Off the Board, Opinion

Grappling with my love for misogynistic rap

On the train home a few weeks ago, I was about to pop on my headphones and listen to Kendrick Lamar when I overheard a conversation between two young white girls discussing their music taste. “I don’t understand how you can listen to rap,” one of the girls said. “All they talk about is money, drugs, and raping women.” Her friend agreed, adding that country music was much better and less controversial—as though the so-called purity of music is intrinsically tied to its artistic value.

I was immediately filled with a sense of indignation: Who were they to denounce an entire genre of music, one that was rooted in the history of Black liberation, one that has been used as a form of protest against oppressive structures since its inception? I knew that this stranger’s take was incredibly ignorant, but I still felt chastened. The next song in my queue was “My Dawg” by 21 Savage & Metro Boomin, where 21 raps about catching snitches and gang murder, among other concepts far removed from my life experience. Despite the murky content, it’s a sonically energizing track that I often reach for. I know music streams provide inadvertent support for these male rappers, but as a woman, how far can that support go without compromising my moral principles? 

When I first started seriously listening to harder rap, I was in the midst of a tumultuous emotional period, and sad indie music was not cutting it. Listening to the pugnacious bars of Kodak Black or Skepta empowered me to feel like “that bitch,” ready to embrace an overexaggerated bravado and propel myself forward despite the setbacks thrown my way. These rap and drill tracks provide a taste of what it’s like to walk through the world as a man—and a powerful one, at that.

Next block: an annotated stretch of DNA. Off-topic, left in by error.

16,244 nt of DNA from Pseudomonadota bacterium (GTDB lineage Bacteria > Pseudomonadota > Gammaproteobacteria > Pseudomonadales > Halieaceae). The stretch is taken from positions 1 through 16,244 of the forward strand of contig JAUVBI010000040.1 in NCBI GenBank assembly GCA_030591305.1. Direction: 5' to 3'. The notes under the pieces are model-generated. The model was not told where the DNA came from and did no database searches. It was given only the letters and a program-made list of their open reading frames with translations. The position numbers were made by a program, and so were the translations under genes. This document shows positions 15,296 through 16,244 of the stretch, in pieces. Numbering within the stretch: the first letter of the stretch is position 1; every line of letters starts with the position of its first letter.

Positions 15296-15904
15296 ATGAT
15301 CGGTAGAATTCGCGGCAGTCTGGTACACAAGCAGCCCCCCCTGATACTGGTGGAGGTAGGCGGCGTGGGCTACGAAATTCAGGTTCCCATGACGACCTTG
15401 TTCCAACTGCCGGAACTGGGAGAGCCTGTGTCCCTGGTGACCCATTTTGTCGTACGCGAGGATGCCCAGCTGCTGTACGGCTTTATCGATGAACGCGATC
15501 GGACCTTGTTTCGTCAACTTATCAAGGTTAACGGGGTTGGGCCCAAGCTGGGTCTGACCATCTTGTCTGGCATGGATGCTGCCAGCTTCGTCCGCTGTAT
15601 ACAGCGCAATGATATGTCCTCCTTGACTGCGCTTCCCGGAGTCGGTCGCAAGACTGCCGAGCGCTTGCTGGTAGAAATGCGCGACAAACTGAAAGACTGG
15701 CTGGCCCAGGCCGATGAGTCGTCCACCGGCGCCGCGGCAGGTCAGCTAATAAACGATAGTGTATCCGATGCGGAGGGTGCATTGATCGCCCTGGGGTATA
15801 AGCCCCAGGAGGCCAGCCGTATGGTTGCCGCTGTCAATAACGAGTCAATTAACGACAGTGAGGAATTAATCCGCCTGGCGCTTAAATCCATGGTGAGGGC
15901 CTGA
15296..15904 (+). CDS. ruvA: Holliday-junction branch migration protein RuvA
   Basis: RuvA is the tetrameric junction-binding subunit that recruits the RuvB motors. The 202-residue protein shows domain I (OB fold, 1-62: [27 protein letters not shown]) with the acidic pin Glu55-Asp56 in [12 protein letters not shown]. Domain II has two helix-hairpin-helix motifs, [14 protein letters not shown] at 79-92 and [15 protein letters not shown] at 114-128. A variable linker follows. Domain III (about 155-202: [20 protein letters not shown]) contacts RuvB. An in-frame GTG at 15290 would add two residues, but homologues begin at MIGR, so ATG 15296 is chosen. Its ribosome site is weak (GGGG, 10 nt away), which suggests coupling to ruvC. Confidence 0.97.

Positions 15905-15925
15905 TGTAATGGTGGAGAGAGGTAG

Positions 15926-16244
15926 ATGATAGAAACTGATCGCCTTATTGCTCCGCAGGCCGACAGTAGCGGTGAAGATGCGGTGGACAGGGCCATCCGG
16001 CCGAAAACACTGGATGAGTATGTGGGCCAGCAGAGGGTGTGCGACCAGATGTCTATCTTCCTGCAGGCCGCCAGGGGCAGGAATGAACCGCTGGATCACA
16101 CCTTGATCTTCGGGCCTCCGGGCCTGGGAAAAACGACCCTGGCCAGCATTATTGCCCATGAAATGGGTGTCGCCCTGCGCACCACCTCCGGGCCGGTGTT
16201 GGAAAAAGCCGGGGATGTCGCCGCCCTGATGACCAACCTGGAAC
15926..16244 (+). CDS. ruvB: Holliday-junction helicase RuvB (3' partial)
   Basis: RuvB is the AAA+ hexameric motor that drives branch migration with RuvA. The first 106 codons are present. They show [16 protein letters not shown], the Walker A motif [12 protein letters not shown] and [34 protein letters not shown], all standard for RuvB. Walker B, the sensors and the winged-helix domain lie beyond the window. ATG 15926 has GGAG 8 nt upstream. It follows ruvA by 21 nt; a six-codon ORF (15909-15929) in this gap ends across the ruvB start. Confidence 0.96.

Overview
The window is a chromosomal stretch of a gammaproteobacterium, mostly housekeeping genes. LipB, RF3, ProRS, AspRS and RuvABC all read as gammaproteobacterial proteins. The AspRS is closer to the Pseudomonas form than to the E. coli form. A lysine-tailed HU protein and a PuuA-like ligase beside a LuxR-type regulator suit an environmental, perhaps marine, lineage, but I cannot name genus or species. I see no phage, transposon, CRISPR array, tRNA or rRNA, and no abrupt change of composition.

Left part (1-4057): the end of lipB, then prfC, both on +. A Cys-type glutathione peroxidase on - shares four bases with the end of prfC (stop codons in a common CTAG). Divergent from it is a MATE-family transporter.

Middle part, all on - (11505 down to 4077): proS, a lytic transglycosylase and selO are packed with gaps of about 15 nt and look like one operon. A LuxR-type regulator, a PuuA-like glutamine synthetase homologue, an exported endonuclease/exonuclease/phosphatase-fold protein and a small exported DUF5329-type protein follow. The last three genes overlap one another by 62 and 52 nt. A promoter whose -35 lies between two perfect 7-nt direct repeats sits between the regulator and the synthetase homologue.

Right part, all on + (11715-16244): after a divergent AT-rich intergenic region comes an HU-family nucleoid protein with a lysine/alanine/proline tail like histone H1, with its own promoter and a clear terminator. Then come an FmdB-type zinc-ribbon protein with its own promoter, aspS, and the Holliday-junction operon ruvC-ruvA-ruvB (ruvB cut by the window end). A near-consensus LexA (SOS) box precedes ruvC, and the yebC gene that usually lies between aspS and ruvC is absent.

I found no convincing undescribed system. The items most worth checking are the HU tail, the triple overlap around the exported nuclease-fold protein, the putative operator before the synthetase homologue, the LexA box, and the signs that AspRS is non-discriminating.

Rap music puts up an impenetrable barrier of confidence between myself and the world. Blasting gangsta rap through my headphones and hearing the bass pulsate through my core is the closest I come to feeling dangerous, a major deviation from my typical feeling of fear as a woman of short stature. Listening to violent, gritty bars fuels me in a way that no other type of music does—it holds affective power and allows me to feel and channel my rage—an emotion that women are often told is inappropriate. Black women, in particular, are doubly affected as they must navigate the “angry Black woman” stereotype. 

This moral dilemma reminds me of the notion of disidentification, a concept proposed by queer theorist José Esteban Muñoz that explains how gender, sexual, and racial minorities can engage with mainstream art forms that are created within a structure of oppression. Choosing to align yourself for or against a cultural product are not the only two options—you can repurpose the art to suit your life and identity. Appreciating culture without endorsing it is possible, and even necessary, for engaging with works as subjective as music. 

My love of female rappers, thankfully, does not pose the same moral dilemma. My favourites, like Megan Thee Stallion and Little Simz, are talented artists who rarely bring down other women in their music. 

Separately from thematic content, problematic moguls in the rap industry should be held accountable for the harm they cause people, as with any other individual with widespread influence. Rap has its fair share of problematic personas—Chris Brown and Tory Lanez spring to mind—but then again, so does country music, which is rooted in white supremacy and has a serious domestic violence problem. Stereotyping an entire genre of artistry, especially one whose artists are overwhelmingly people of colour, is a narrow-minded cop-out that does not help to dismantle the rampant misogyny within the music industry. 

Cultural products are whatever you make them, as music is a deeply personal experience, aurally, and emotionally. Engaging critically with the rap I adore continues to teach me about many different lived perspectives—both those who benefit from the patriarchy and systems of oppression, and those who fall victim to it—all with a chip on my shoulder and a rhythm in my step.   

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